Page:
Invisible will be the second new song to have been released by U2 in recent months. The first, Ordinary Love, appeared as part of the soundtrack to Mandela: Long Walk To Freedom. It is one of five Oscar nominees for best original song.

U2's new record, their first since 2009, is thought to have been produced by Danger Mouse.

 "I can't really discuss it so I can't really quote anything about it but it's still ongoing and that's all I can really say, to be honest," Danger Mouse said in a Rolling Stone interview published this week. According to Billboard, Interscope will be releasing the LP in the United States, with Island Records representing the band everywhere else.

More information at (RED)

Bono lays down challenge to world business leaders

Singer calls for businesses to raise ethical standards to help fight against world poverty.

Bono: “Some of the criminals around here are not wearing ski masks, they are wearing skis.” Photograph: Jean-Christophe Bott/EPA
Bono: “Some of the criminals around here are not wearing ski masks, they are wearing skis.” Photograph: Jean-Christophe Bott/EPA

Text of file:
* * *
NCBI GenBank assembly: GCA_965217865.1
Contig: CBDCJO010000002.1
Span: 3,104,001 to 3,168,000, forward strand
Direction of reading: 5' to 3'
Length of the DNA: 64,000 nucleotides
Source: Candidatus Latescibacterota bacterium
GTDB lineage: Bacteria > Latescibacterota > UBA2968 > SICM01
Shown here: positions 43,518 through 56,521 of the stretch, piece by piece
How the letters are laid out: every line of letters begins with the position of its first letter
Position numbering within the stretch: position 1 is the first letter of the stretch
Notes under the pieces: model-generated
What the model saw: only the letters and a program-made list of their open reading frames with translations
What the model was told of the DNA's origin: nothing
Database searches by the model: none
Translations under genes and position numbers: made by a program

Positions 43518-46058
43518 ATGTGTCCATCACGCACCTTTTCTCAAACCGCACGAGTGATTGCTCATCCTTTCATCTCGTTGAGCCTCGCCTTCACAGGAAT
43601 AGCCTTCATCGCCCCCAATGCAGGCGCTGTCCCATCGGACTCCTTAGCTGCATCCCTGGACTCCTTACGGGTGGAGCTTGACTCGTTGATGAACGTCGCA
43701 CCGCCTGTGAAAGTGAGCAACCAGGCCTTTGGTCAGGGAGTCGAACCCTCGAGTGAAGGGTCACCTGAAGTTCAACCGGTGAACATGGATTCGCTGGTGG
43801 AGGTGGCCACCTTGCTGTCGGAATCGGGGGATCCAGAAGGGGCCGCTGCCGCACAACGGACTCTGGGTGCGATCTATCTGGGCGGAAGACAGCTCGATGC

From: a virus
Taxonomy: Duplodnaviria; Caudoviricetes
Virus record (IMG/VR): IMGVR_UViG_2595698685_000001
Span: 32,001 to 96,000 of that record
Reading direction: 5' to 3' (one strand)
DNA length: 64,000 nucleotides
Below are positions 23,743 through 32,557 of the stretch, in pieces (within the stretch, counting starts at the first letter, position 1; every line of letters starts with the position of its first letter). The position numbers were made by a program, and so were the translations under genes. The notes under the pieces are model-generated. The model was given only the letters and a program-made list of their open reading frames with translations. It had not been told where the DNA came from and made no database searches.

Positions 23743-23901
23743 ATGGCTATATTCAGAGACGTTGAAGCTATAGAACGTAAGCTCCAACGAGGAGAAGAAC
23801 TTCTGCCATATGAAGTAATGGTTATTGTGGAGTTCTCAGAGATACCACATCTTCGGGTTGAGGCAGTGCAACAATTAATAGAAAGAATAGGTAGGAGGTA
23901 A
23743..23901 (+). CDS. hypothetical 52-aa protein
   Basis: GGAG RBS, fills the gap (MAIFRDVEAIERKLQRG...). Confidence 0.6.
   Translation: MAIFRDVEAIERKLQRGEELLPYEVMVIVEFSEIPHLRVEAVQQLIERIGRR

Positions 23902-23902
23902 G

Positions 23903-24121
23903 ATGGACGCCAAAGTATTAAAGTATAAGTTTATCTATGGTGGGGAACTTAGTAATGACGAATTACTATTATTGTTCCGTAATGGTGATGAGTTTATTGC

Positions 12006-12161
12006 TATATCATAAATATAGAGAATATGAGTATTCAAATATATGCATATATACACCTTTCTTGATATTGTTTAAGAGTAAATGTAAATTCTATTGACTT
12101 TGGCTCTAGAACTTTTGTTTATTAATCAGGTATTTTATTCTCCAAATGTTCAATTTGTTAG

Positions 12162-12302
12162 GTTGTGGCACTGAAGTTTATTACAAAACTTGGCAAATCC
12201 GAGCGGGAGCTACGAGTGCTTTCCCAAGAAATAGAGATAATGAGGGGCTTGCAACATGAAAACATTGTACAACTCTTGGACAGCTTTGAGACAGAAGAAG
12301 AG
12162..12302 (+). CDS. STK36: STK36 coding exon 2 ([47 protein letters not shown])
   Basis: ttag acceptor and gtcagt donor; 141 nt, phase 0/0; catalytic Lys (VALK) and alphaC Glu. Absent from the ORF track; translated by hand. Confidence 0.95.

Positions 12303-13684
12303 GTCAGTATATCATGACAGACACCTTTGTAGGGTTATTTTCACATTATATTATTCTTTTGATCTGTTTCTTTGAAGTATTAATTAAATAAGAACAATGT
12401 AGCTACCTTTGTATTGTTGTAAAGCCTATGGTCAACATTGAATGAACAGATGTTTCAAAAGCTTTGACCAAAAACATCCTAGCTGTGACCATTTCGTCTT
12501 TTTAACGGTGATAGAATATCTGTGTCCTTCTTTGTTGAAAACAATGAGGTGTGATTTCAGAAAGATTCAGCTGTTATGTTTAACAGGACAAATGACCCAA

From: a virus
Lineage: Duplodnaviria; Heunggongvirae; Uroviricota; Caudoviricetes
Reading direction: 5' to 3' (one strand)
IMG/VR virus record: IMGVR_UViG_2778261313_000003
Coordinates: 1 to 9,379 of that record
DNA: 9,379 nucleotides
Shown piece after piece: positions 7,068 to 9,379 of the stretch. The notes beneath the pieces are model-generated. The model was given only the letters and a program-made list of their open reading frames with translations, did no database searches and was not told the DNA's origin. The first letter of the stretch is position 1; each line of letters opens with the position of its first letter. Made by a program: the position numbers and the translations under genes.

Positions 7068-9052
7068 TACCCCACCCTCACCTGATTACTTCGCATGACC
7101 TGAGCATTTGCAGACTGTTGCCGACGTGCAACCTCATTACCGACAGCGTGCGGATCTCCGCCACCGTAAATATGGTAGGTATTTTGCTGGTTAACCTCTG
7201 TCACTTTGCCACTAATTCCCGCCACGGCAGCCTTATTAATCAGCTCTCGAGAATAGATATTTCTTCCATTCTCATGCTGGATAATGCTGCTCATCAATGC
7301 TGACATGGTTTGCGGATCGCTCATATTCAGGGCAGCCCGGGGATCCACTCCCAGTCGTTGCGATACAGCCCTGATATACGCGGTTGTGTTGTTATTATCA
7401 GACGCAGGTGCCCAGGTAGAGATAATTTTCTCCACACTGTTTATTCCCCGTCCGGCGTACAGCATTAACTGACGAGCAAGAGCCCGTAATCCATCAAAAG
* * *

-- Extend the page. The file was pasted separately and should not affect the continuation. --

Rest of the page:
Bono has challenged world business leaders assembled in Davos to boost the fight against world poverty by raising ethical standards in their respective sectors.
The Irish activist participated in a discussion with British prime minister David Cameron and others who have drafted a successor to the United Nations’ Millennium Development Goals (MDG), which end in 2015.
The MDG included targets for reducing poverty, hunger and child mortality and combating HIV/AIDS, malaria and other diseases.

The new goals, known as the sustainable development goals, aim to eliminate extreme poverty by 2030 by renewing targets not achieved in the first round and adding new proposals, such as fighting corruption.
The U2 singer admitted yesterday the MDG was a “shite name” that put people off and that the proposed new name - “Sustainable Millenium Goals” - sounded like “a bad heavy metal band”.
Even his own band, though “really supportive” of his campaigning against poverty, had only to hear MDG and “you can see their eyes rolling”.
He suggested worldwide competitions to find a better title for the new programe.
“We want ownership from the wider population,” he said.
The Davos panel agreed that the success of the new goals, in particular the fight against corruption, would hinge on western leaders gathered in Davos acknowledging a need for greater transparency in how they do business.
“Some of the criminals around here are not wearing ski masks, they are wearing skis,” said Bono. “Capitalism can be a great creative force but it can be a destructive force. It is not immoral but it is ammoral, we need to give it some instructions.”